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New Apocalyptics

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Title: New Apocalyptics  
Author: World Heritage Encyclopedia
Language: English
Subject: List of poetry groups and movements, Norman MacCaig, Apocalypse poets, British literary movements, George Sutherland Fraser
Collection: British Literary Movements, British Poetry, Literary Movements
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New Apocalyptics

The New Apocalyptics were a poetry grouping in the UK in the 1940s, taking their name from the anthology The New Apocalypse (1939), which was edited by J. F. Hendry (1912–1986) and Henry Treece. There followed the further anthologies The White Horseman (1941) and Crown and Sickle (1944).[1]

Their reaction against the political realism of much Thirties poetry drew for support upon D. H. Lawrence (Apocalypse, 1931), surrealism, myth, and expressionism.[2]

Contents

  • The Scottish connection 1
  • Others 2
  • New Romantics? 3
  • The effects of the times 4
  • Retrospect from the 1950s 5
  • See also 6
  • References 7
  • Further reading 8
  • External links 9

The Scottish connection

Others closely associated were the Scottish (as Hendry was) poets G. S. Fraser and Norman MacCaig - though the latter saw his work from Riding Lights (1955) onwards as part of "the long haul towards lucidity" after his Apocalyptic start.[3]

There was quite an overlap with the Burns Singer, and William Montgomerie. This grouping was fairly represented in Modern Scottish Poetry (1946). Welsh and Irish poets were also prominent.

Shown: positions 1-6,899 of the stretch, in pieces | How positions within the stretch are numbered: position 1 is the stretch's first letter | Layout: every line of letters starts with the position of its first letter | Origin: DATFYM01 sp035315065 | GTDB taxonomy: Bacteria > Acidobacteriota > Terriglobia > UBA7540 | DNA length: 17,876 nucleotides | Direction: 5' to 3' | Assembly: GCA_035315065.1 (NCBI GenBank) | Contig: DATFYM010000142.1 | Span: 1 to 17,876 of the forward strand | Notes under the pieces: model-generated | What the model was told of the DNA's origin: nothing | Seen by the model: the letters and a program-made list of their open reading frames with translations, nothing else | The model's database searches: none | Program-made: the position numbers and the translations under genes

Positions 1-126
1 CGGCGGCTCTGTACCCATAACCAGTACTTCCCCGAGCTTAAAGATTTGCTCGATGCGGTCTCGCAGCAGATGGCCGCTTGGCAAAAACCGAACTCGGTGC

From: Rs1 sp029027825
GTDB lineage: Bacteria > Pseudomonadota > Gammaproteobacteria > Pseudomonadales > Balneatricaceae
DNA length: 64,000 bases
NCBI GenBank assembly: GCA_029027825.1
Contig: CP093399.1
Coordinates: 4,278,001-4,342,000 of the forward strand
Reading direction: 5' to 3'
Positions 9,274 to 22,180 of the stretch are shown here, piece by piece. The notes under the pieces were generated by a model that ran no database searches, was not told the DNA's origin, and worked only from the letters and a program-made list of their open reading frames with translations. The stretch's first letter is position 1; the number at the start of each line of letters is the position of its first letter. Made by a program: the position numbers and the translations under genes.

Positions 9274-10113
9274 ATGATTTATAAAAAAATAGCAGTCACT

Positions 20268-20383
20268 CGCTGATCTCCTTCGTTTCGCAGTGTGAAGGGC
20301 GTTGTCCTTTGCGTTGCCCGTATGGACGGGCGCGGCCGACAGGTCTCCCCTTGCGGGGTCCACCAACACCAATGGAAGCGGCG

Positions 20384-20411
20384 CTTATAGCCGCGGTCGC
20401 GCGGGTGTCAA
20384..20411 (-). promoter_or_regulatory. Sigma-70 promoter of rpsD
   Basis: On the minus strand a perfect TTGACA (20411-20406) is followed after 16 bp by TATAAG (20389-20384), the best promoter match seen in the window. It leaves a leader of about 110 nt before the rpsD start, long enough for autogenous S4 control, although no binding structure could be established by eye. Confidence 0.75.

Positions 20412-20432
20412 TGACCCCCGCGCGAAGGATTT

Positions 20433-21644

Others

The other poets in the three anthologies were Ian Bancroft, Alex Comfort, Dorian Cooke, John Gallen, Wrey Gardiner, Robert Greacen, Robert Herring, Seán Jennett, Maurice Lindsay, Nicholas Moore, Philip O'Connor, Leslie Phillips, Tom Scott, Gervase Stewart, Dylan Thomas, Vernon Watkins, and Peter Wells.

New Romantics?

A broader movement of New Romantics has been postulated, to cover many of the British poets between the 'Auden group' of the 1930s and Robert Conquest introduction to the New Lines anthology. The phrase New Romantics was used at the time, though, for example by Henry Treece; it is usually attributed to Cyril Connolly.

The effects of the times

Wartime conditions had posed great editorial difficulties, and the London operations of the publishers such as Tambimuttu, Grey Walls Press and Fortune Press had been stopgaps.

Kenneth Rexroth produced a post-war anthology covering the period, but it had little circulation in the UK. Another view was that from John Lehmann's New Writing.

Retrospect from the 1950s

By 1953 John Heath-Stubbs could write of the New Romantics as a movement of the past, though acutely singling out W. S. Graham under the heading of in it, though not of it. This was in the introduction to an anthology Images of Tomorrow, which also points out that the debate over the 'romanticism' was also a fissure within the Christian poets over style — indeed harking back to the religious and psychological depths of 'apocalypse'.

See also

References

  1. ^ D. Davies ed., The Penguin Companion to Literature I (1971) p. 22
  2. ^ I. Ousby ed., The Cambridge Guide to Literature in English (1995) p. 674
  3. ^ I. Ousby ed., The Cambridge Guide to Literature in English (1995) p. 582

Further reading

  • Poets of the Apocalypse (1983) by Arthur Edward Salmon; Boston Twayne Publishers,1983.
  • Personal Modernisms: Anarchist Networks and the Later Avant-Gardes (2014) by James Gifford

External links

  • Andrew Duncan's notes on 1940s British poets
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